“Euler Hermes expects business insolvencies in South Africa to reach 2,200 cases for the full year, which would represent more than pre-crisis levels since insolvencies were averaging 1,900 cases over the 2014-2019 period), but much less than the record reached in 2009 and 2001 when business insolvencies exceeded 4,100 at the full year,” adds Morawitz.

After a noticeable decline in 2020-2021 due to the faster exit from the pandemic and the corresponding economic recovery, most Asian countries will post higher insolvencies in 2022 (+18% y/y for the region). India in particular will see a strong surge (+69% y/y) due to the specific duration of the suspension of courts over 2020-2021. However, while most countries will return to the ‘natural’ number and trend in insolvencies related to their business demographics and economic outlooks, the region overall will still record less insolvencies in 2021 than in 2019, unless a prolonged resurgence of the virus continues to disrupt ports, plants and supply chains.

Western Europe will post mixed trends: Spain and Italy are likely to see a large recovery of insolvencies by 2022 (5,110 and 10,500 insolvencies, respectively) due to their higher shares of sectors sensitive to Covid-19 restrictions. In contrast, Germany (16,300), France (37,000), Belgium (8,150) and the Netherlands (2,400) will take longer to return to pre-crisis levels because of large support packages and/or the extension of support measures.

The US is the main outlier, with a low number of insolvencies likely both in 2021 and 2022 due mainly to the combination of massive support (notably the PPP virus loan program in 2020 and the recovery plan in 2021-22) and the fastest economic rebound in over three decades.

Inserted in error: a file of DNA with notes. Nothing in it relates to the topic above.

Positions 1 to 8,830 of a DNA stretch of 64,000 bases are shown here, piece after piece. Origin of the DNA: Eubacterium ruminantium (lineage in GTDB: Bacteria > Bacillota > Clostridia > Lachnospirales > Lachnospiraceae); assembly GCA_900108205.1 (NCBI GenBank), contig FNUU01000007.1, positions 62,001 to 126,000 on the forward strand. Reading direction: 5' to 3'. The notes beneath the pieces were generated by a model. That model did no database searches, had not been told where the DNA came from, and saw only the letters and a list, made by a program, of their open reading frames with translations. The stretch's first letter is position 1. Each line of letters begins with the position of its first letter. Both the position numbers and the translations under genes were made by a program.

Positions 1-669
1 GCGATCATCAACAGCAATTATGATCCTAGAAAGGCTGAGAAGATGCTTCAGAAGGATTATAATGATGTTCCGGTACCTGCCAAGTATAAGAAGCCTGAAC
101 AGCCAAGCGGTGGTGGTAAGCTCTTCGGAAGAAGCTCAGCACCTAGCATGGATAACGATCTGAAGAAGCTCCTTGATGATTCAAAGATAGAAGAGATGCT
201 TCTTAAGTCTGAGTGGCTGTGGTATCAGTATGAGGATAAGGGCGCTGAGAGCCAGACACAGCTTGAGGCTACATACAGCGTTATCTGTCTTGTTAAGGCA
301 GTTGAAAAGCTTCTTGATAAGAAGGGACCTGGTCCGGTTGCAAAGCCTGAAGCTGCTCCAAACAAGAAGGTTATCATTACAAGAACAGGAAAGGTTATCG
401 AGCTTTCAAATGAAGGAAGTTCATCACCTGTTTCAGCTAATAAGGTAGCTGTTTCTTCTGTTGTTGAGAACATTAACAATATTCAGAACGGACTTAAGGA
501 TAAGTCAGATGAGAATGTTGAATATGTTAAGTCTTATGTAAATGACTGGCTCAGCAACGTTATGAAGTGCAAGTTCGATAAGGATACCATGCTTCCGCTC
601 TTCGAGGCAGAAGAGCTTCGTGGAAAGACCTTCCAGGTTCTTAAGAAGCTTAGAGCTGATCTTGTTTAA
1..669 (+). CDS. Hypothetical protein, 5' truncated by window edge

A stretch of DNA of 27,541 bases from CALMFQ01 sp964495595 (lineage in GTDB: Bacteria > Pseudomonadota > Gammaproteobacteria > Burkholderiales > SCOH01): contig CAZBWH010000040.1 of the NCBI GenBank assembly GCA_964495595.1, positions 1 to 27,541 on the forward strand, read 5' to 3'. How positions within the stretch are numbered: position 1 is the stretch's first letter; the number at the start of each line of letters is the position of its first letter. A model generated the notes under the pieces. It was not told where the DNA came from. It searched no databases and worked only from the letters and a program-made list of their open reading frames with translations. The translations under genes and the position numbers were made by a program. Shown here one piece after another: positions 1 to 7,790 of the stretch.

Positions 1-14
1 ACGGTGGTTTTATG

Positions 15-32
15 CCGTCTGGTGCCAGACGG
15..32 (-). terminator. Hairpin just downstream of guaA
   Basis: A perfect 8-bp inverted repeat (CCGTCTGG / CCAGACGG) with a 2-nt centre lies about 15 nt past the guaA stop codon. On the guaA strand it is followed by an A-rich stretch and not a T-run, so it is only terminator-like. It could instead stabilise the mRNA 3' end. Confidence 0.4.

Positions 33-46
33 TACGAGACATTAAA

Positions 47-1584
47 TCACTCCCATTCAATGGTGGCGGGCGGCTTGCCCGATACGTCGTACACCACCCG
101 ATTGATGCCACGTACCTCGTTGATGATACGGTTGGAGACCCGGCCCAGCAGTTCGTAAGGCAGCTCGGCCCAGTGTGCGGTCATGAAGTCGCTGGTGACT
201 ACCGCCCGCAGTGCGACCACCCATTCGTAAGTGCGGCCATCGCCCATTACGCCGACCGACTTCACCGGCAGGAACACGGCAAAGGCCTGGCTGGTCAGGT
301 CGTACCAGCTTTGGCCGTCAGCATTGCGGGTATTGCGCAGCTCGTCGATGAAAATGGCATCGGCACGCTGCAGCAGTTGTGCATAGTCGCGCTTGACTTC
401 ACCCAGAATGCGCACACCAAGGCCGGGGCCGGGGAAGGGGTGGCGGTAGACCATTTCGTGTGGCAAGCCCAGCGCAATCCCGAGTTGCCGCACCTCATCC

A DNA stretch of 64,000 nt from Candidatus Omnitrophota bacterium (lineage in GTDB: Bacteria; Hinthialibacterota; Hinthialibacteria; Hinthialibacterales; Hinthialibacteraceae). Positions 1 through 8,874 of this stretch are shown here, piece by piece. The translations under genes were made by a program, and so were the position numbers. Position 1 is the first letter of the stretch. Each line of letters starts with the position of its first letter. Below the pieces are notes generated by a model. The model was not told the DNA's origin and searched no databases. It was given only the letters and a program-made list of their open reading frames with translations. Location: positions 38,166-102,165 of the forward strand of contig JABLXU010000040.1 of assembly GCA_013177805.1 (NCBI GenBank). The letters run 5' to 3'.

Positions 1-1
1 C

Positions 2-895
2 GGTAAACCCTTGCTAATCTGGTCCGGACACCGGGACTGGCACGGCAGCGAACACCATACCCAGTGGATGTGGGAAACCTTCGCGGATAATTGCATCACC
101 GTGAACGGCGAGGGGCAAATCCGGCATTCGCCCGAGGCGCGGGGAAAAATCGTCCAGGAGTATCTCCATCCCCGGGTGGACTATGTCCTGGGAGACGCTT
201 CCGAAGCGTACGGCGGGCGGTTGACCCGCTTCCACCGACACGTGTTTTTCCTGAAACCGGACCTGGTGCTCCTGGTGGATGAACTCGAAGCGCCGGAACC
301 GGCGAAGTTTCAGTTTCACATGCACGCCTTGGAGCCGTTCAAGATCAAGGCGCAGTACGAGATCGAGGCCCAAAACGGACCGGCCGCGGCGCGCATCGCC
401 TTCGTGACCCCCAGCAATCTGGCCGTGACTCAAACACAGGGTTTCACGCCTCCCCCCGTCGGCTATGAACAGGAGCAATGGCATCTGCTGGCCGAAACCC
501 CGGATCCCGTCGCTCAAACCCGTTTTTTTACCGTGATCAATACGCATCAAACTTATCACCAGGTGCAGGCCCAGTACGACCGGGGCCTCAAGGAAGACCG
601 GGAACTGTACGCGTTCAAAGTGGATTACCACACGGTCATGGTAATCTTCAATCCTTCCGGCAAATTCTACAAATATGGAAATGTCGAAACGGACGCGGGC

5 indicators will shape how insolvencies evolve in the coming months

Euler Hermes has identified five factors that will set the tone of the path ahead for global insolvencies:

• The global momentum of the economic rebound, which will be decisive for the pace of removal of state support measures, and in turn impact the pace of business insolvency normalization. Most advanced economies should see GDP growth above the +1.7% required to stabilize insolvencies in 2021-2022. As a reminder, Euler Hermes estimates that global GDP will grow by +5.5% in 2021 and +4.2% in 2022;
• The pace of withdrawal of state support, since it will also influence the cash burning dynamic of companies;
• This point is even more important as many fragile companies will still be at high risk of default, notably the pre-Covid-19 ‘zombies’ kept afloat by emergency measures and the companies weakened by extra indebtedness from the crisis;
• The deterioration of companies’ financials, which is adding to debt sustainability issues;
• The quick recovery of business creation, since the increase in the number of businesses will mechanically increase the base for potential insolvencies, particularly in sectors where creation is highly related to meeting new needs arising from the pandemic (i.e. home delivery) but with uncertain viability.

Quick Polls


The second draft amendments to Regulation 28 will allow retirement funds to allocate up to 45% of their assets to SA infrastructure, with a further 10% for rest of Africa; but the equity & offshore caps remain unchanged. What are your thoughts on the proposal?


Infrastructure? You mean cash returns with higher risk!?!
Infrastructure cap is way too high
Offshore limit still needs to be raised
Who cares… Reg 28 does not apply to discretionary savings
fanews magazine
FAnews November 2021 Get the latest issue of FAnews

This month's headlines

New proposals to amend PPRs have major impact
The untold truth about intermediary agreements
Rethinking claims
Tik-Tok: The clock is ticking on SA’s R45 billion unclaimed benefits bomb
Medical schemes’ average increases for 2022
Disability claims aggregation
Subscribe now